The Brain Science Behind Behavior

Poverty, inequality, and the long lasting impact of adverse environments.

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This article continues the series The Brain: A Primer for the Novice, and behavior in particular, sharing observations from Robert Sapolsky’s fascinating book Behave: The Biology of Humans at Our Best and Worst. For a brief summary and introduction please read the previous blog first.

This article aims to share a few interesting observations:

Childhood adversity biologically impairs brain development, learning, and memory. It also leads to the risk of adult depression, heightened sense of fear, anxiety, decreased behavioral regulation and impulse control, damaged dopamine system which can lead to increases in drug craving, poorly developed inhibitive aspects of the prefrontal cortex. The implication here is staggering — in addition to the other disadvantages that childhood adversity brings, there are mid and long term implications on these unfortunate children’s ability to learn, socialize, and progress EVEN once out of those environments. I don’t think we needed more evidence, but here was clear biological studies and evidence showing the OUTSIZED criticality of supporting struggling families and children growing up in adversity. Much less about race, effort, and more about not getting the necessary environment to set children up for recovery, catch-up, learning and success.

Relatedly, there was a great TED talk that highlights the need for schools to take child emotional development seriously and shares some techniques teachers and schools can utilize. An underinvested area with incredible importance and high leverage implications for our future generations.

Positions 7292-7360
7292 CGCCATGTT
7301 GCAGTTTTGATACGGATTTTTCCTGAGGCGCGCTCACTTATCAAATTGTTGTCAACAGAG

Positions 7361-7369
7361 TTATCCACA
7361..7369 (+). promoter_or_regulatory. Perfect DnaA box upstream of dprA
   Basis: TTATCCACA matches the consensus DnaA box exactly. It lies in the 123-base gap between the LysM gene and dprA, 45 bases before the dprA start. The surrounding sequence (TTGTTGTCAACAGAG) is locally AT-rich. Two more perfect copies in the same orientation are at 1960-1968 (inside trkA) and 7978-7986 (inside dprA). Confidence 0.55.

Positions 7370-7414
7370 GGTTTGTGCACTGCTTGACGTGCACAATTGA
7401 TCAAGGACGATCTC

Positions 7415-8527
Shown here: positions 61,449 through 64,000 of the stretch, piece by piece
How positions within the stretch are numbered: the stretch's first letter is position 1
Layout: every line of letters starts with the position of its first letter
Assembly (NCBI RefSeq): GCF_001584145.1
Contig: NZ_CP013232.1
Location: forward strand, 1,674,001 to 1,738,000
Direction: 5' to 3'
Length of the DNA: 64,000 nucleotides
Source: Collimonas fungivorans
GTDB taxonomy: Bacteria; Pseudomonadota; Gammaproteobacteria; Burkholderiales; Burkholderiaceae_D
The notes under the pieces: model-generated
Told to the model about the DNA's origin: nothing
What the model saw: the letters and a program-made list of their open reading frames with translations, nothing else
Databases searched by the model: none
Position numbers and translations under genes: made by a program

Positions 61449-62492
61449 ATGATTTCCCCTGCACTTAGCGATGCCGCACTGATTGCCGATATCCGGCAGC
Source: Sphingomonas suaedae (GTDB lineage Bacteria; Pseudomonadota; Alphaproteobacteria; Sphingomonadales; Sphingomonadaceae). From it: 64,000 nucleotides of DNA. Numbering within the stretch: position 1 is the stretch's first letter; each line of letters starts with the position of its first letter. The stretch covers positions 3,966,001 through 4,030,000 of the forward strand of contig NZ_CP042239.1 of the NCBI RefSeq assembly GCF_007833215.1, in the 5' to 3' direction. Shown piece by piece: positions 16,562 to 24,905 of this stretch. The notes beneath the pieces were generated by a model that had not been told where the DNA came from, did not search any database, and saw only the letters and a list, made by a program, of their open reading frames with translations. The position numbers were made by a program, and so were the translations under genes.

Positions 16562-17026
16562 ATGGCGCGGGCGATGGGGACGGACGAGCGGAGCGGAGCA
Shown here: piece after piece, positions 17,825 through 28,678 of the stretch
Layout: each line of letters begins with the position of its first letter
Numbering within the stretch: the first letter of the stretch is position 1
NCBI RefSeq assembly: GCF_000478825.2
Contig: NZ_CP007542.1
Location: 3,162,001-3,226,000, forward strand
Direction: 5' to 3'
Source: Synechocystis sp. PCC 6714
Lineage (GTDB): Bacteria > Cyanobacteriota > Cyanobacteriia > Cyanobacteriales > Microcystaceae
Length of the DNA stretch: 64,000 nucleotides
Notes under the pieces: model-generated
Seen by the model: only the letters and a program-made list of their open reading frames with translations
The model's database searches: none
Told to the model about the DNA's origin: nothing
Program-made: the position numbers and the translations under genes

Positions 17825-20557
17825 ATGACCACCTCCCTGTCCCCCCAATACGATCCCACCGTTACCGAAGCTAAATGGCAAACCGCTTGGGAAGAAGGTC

Environmental impacts can be passed on genetically or more precisely, epigenetic changes can be inherited, multi-generationally. The prevailing dogma was that all the epigenetic marks (i.e., changes in the DNA of surrounding proteins) were erased in eggs and sperm. But it turns out that epigenetic marks can be passed on by both (e.g., make male mice diabetic, and they pass the trait to their offspring via epigenetic changes in sperm). The implications are that the effect of your parents' or grandparents’ environment — environment not just genes — can be inherited and passed down through the generations. This is remarkable and really compounds the negative long-term impact of childhood adversity; and heightens the long-term needs to help those that have struggling environments not pass those challenges on to the next generation.

Testosterone doesn’t drive aggression. It drives behaviors needed to maintain status: “Testosterone makes us more willing to do what it takes to attain and maintain status. … Engineer social circumstances right, and boosting testosterone levels during a challenge would make people compete like crazy to do the most acts of random kindness. In our world riddled with male violence, the problem isn’t that testosterone can increase levels of aggression. The problem is the frequency with which we reward aggression. If you are already aggressive, testosterone amplified it.” This was an interesting observation and contrary to my common belief, but the reality is that variations in testosterone level don’t predict aggression; but make us more sensitive to triggers of aggression.